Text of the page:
The Washington Post poll, whose findings were released at the Newspaper Association of America convention this week, revealed that 70% of regular newspaper readers were very interested in local coverage, whereas only 56% were equally concerned with national reporting and just 23% closely followed news from abroad.
Newspapers emerged as the principal source of local news among those who routinely read the paper, as well. Fifty-six percent of respondents said they turned to the newspaper for hometown coverage, compared with 38% who got their local news from television and 6% who listened to the radio.
And a recent NAA survey of editors and publishers found that Americans considered local news the most valued element of the newspaper, followed by obituaries, classified and display advertising, and sports coverage.
"It's clear to us that local news is the franchise," Post polling director Richard Morin, who conducted the reader study for NAA, told publishers meeting in New York. "Perhaps more than ever, readers primarily use the newspaper as a source for what's going on in their communities."
But while local reporting might interest readers, apparently newspapers aren't doing a very good job of it.
Morin found that of regular newspaper buyers, 39% said the paper was only fairly useful in helping them deal with their day-to-day lives, 28% didn't find the paper very effective and 16% thought it wasn't at all helpful. A dismal 15% found newspapers effective in addressing their workaday concerns.
During a discussion at the NAA meeting, panelists suggested areas that newspapers need to address in terms of local coverage.
Take education. Smith College president Ruth Simmons accused the press of perpetuating stereotypes about education in America.
If one were to believe what he read in his daily paper, the educator observed, he would think schools are "awash in incompetent, uninterested and self-serving professionals, that leadership in education is totally wanting, that immorality and perversion reign throughout schools and colleges, that children are completely unsafe in school from violence and drugs, that innumeracy and illiteracy are the rule among graduates," and the list goes on.
But it is only a myth, Simmons insisted, that the educational system in this country is but a shadow of what it was 40 years ago.
And remember diversity?
While diversity was a hot topic in the newspaper business a few years back, many complain the issue has taken a back seat as staff cutbacks throughout the industry have accelerated.
But San Jose Police Chief Louis Cobarruviaz pleaded with the publishers to continue striving to reflect their multicultural readership in both hiring and news coverage.
"There's a lot of work that has to be done there in order to understand what's going on in each of those communities and to report accurately what's taking place," he said.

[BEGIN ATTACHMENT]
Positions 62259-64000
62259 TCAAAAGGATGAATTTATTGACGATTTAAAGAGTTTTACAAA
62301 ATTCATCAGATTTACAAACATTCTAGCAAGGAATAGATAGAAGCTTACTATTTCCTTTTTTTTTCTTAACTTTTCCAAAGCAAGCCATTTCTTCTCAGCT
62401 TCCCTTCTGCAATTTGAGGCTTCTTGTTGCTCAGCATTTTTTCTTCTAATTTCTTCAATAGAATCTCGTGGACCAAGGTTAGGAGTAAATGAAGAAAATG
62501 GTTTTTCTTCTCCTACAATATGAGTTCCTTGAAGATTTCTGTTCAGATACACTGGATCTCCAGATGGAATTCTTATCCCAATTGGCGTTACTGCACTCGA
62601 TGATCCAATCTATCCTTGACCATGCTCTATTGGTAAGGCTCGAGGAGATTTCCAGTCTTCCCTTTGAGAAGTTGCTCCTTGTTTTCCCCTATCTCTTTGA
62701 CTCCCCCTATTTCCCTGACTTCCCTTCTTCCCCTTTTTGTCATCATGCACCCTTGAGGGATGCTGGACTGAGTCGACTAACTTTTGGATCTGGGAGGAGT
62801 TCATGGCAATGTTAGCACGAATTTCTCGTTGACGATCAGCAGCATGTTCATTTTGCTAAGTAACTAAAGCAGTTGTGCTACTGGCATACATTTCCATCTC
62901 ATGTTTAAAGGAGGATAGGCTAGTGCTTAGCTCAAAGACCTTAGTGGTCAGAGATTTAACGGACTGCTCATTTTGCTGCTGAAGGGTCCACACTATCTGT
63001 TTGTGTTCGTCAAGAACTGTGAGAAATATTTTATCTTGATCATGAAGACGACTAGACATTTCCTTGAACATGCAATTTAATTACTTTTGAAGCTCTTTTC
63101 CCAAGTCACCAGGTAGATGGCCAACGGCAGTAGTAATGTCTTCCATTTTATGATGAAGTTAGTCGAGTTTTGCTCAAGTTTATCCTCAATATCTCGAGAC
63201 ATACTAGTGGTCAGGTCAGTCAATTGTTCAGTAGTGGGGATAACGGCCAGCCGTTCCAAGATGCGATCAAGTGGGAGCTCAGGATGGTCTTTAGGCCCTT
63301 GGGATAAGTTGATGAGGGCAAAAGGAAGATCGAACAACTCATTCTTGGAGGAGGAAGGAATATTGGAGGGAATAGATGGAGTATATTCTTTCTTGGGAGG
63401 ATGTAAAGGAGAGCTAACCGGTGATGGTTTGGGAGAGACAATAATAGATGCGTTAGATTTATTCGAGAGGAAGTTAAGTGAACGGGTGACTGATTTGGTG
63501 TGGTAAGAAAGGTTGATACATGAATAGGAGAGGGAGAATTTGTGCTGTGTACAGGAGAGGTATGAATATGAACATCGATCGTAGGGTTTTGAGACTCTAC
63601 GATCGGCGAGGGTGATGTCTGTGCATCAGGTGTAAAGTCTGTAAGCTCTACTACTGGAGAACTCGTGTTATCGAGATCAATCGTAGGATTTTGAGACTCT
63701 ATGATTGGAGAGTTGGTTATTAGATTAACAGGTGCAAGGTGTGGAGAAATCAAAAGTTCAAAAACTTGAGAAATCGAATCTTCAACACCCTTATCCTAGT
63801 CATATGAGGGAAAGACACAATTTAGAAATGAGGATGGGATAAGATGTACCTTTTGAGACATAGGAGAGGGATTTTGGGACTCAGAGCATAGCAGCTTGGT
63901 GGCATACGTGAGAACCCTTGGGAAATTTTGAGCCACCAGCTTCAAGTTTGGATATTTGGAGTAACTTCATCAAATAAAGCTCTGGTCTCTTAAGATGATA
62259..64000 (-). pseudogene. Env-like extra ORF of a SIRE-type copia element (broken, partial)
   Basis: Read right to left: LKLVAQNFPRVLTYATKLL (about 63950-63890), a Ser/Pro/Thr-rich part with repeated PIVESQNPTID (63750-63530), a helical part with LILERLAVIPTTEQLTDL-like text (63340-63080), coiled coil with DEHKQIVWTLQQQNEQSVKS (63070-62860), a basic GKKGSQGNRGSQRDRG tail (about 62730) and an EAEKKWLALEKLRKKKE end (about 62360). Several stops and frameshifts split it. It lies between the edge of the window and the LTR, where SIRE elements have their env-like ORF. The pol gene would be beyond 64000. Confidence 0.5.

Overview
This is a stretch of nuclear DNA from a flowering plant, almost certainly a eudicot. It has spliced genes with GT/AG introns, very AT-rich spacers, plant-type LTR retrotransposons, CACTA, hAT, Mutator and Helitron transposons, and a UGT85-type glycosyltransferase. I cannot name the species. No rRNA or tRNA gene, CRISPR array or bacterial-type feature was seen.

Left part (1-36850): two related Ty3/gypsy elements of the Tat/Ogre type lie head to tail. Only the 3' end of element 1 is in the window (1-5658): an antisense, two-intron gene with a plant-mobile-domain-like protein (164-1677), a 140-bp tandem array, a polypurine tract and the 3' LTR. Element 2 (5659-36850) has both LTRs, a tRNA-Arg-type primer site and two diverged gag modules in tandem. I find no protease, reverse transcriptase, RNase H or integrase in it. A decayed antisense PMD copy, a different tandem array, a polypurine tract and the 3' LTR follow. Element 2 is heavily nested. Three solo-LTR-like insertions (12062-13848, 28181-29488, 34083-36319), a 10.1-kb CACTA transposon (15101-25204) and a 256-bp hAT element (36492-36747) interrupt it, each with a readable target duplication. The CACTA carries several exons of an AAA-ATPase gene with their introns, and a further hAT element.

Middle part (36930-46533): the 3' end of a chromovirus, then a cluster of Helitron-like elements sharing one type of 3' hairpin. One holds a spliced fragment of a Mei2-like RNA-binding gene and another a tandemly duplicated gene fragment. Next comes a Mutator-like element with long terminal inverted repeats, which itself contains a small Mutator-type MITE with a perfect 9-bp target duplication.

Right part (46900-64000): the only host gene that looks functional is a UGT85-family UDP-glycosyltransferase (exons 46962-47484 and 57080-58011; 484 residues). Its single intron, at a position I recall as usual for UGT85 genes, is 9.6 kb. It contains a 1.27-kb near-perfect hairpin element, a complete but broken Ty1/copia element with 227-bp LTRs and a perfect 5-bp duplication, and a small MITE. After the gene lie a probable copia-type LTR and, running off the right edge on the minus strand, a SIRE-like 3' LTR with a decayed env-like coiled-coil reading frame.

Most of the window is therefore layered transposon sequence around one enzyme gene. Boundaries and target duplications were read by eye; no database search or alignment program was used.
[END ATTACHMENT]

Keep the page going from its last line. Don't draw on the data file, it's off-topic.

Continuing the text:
At the same time, he warned newspapers to be cautious about toeing the politically correct line in regard to their reporting.
The media in San Jose once cranked out some fine stories on the area's Hispanic gang problem, Cobarruviaz pointed out, but began to back off after some Hispanics complained that the coverage put their community in a negative light.
Likewise, he added, conflicts in the city's Vietnamese neighborhoods don't get much press.
"I don't see a lot of reporting in terms of what's actually going on in detail in some of these communities, and this has an impact on the beats of our city," the police chief said.
Cobarruviaz is hopeful, though, that new Spanish-language and Vietnamese sections of the local daily, the San Jose Mercury News, will enhance reporting of those groups.
And Morin urged the daily press, which in recent times has stepped up coverage of minorities and those districts heavily populated by minorities, to go one step further and recognize the "diversity within diversity."
He explained: "Our local communities are collections of different communities with very different news interests and news needs ? some are reported, and some are ignored. It is incomplete to talk about, quote the black community or Asian Americans or evangelical Christians, as if each were an easily identifiable, categorizable and homogeneous group."
Furthermore, readers want newspapers to report on positive developments in their communities and explore solutions to the problems they face, Morin said ? rather than to simply concentrate on what's wrong.
By: TONY CASE EWSPAPER READERS ARE much more interested in local news than they are national and international reporting, according to a new survey. But some community leaders maintain that coverage of their neighborhoods could be better.